Paris 36 

Le Muppet Show: Paris 36 is a charming, overlong mess.

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Oh my goodness, I didn’t expect this: Paris 36 is The Muppet Show, except, you know, in 1936 Paris. I’m sure that wasn’t the intent, and I don’t necessarily mean it in a disparaging way, but that’s exactly what this charming mess of an overlong movie is.

We have Pigoil (Gérard Jugnot), the Kermit-esque theater hand who helps his fellow greasepaint-monkeys occupy the Chansonia music hall. There’s Milou (Clovis Cornillac), the Gonzo-like lighting guy. There’s Jacky (Kad Merad), who is Fozzie, who believes his garish jackets are cool and can’t do an imitation worth a damn. There is Douce (Nora Arnezeder), the ingénue with the voice of an angel; Douce is Miss Piggy merely because she’s the only girl to speak of in the movie, though Piggy wishes she was this beautiful and this talented. They’re all trying to save the Chansonia from their fascist landlord Galapiat (Bernard- Pierre Donnadieu), who would be played by either Waldorf or Statler, or else a human-among-Muppets guest star like Michael Caine, or maybe Paul Giamatti.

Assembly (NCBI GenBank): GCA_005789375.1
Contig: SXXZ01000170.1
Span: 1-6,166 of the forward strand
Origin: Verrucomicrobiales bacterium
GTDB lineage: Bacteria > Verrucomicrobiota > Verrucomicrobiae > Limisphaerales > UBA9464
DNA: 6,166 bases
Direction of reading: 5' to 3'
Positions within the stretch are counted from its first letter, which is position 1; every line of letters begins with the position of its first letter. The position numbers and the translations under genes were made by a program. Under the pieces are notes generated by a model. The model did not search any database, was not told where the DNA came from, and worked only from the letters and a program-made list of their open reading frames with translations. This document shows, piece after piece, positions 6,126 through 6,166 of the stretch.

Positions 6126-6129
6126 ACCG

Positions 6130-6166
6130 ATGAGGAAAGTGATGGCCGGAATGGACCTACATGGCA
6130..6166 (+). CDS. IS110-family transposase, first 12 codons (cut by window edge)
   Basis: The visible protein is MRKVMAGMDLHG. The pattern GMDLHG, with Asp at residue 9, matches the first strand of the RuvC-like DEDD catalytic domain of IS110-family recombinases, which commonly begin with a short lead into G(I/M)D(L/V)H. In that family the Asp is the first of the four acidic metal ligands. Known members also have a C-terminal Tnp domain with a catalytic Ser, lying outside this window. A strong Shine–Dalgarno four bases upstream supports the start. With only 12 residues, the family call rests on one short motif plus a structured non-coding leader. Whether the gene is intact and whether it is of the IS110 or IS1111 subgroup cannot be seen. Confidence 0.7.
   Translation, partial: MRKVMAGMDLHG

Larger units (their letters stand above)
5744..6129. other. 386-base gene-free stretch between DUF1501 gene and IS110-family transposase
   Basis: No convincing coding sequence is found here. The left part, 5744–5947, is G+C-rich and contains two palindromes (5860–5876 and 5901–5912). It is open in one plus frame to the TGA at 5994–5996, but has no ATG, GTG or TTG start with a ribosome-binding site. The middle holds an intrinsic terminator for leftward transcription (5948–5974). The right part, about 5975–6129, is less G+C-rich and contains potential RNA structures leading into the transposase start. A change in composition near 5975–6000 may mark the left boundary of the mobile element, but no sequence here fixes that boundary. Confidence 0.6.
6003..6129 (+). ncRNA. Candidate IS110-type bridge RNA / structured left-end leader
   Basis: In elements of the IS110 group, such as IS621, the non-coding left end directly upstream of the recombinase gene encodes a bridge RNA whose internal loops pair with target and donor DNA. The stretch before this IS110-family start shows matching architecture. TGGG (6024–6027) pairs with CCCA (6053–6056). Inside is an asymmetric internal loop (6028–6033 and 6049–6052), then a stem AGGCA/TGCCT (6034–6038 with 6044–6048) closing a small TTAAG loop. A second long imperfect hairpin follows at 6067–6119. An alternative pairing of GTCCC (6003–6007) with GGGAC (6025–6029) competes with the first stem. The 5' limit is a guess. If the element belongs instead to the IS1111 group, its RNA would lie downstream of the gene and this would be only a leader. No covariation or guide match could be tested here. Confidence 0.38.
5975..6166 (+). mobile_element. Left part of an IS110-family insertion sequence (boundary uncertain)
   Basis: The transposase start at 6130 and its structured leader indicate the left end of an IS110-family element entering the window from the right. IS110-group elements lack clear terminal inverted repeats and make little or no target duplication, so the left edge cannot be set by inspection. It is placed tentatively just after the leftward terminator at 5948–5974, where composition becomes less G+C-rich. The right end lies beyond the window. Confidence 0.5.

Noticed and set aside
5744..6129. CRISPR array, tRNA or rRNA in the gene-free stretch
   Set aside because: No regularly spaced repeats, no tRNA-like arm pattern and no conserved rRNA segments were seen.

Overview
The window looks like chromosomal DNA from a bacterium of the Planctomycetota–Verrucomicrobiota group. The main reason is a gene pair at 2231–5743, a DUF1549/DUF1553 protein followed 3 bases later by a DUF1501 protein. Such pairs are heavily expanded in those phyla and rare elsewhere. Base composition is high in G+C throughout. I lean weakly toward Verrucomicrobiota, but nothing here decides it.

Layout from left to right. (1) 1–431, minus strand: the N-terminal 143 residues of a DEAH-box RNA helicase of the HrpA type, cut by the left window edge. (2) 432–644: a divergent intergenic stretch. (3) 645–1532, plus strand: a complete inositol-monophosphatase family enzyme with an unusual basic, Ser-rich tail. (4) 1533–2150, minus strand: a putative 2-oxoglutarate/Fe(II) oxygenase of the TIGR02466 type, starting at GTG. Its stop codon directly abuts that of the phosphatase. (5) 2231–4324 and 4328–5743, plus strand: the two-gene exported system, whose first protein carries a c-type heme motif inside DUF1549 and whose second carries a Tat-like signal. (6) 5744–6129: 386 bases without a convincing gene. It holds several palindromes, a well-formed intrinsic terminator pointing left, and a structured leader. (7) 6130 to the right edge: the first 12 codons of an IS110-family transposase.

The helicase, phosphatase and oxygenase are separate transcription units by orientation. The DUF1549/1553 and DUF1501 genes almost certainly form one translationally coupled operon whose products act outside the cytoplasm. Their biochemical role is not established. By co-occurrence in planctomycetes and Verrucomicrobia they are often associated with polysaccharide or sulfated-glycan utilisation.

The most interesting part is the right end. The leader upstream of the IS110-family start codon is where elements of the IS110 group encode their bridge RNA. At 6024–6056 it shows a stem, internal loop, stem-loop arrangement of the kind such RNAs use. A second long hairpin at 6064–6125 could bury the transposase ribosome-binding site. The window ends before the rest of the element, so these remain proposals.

OK, sure, it’s all a bit darker than the Muppets would ever get into. The flick opens with Pigoil being interrogated by the police for murder—murder! Pigoil is precisely as meek and sweet as Kermit, so there’s the suspense: Whom did he murder, and why? He tells us the whole story of the occupation of the Chansonia in his interrogation, and it’s diverting enough—even if it gets dragged out for too long—that you may actually forget where the whole thing is leading (even though there’s a love triangle that also mirrors Moulin Rouge! that you know cannot end well).

This isn’t the pretty Paris familiar to tourists; in fact, the French title, Faubourg 36, refers to the term for the city suburbs. So this ain’t technically Paris at all, and it’s rife with Depressionera grimness. Not much, though, because it’s The Muppet Show: melodious and frothy, with exactly the same minor undertones of darkness.

PARIS 36

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Gérard Jugnot, Nora Arnezeder, Kad Merad
Rated PG-13

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